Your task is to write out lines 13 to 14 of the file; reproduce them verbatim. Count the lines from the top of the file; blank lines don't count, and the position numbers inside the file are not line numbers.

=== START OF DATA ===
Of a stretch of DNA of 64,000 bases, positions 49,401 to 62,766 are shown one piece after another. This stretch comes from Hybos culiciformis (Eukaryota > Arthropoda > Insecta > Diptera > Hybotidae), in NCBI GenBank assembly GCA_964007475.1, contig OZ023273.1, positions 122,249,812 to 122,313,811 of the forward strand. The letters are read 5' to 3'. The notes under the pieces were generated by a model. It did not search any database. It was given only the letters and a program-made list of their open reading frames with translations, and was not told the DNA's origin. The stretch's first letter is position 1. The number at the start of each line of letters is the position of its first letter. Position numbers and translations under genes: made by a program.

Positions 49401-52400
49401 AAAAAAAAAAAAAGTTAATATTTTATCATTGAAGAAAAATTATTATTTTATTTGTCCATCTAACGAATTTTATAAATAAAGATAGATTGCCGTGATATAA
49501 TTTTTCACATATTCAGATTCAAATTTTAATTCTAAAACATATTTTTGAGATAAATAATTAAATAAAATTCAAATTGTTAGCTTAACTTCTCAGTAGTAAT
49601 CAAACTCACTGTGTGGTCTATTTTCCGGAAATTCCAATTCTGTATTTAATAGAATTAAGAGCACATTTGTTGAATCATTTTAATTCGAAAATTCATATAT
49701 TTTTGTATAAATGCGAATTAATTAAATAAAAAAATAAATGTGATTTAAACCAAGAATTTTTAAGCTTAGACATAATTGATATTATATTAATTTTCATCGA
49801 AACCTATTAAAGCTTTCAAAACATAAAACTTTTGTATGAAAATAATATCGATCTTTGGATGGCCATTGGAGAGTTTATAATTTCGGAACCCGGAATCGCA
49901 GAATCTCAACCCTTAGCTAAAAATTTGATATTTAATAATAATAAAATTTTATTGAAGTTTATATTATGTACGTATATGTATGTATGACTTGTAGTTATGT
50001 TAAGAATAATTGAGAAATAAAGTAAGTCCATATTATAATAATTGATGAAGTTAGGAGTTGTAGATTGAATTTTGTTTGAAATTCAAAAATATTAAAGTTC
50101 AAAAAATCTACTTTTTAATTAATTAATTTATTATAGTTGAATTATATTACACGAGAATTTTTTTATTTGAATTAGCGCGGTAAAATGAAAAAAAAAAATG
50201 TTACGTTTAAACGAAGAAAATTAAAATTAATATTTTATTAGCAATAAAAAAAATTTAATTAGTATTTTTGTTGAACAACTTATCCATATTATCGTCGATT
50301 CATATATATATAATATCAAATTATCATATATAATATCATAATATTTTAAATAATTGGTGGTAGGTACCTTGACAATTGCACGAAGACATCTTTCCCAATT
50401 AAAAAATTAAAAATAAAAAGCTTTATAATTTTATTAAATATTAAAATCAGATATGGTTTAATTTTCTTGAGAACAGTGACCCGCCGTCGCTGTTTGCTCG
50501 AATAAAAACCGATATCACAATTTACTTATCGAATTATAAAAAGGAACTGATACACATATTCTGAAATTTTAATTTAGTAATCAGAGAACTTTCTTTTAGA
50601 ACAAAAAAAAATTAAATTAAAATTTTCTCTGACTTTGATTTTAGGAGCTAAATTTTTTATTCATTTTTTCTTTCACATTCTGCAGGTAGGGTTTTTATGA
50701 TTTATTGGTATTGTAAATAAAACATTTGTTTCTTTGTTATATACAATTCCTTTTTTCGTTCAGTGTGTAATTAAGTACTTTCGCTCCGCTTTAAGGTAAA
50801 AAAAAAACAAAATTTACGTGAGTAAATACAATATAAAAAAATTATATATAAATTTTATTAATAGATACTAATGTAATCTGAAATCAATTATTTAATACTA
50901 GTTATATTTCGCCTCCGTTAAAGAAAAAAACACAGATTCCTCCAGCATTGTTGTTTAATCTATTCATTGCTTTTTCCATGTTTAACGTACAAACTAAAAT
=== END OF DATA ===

50401 AAAAAATTAAAAATAAAAAGCTTTATAATTTTATTAAATATTAAAATCAGATATGGTTTAATTTTCTTGAGAACAGTGACCCGCCGTCGCTGTTTGCTCG
50501 AATAAAAACCGATATCACAATTTACTTATCGAATTATAAAAAGGAACTGATACACATATTCTGAAATTTTAATTTAGTAATCAGAGAACTTTCTTTTAGA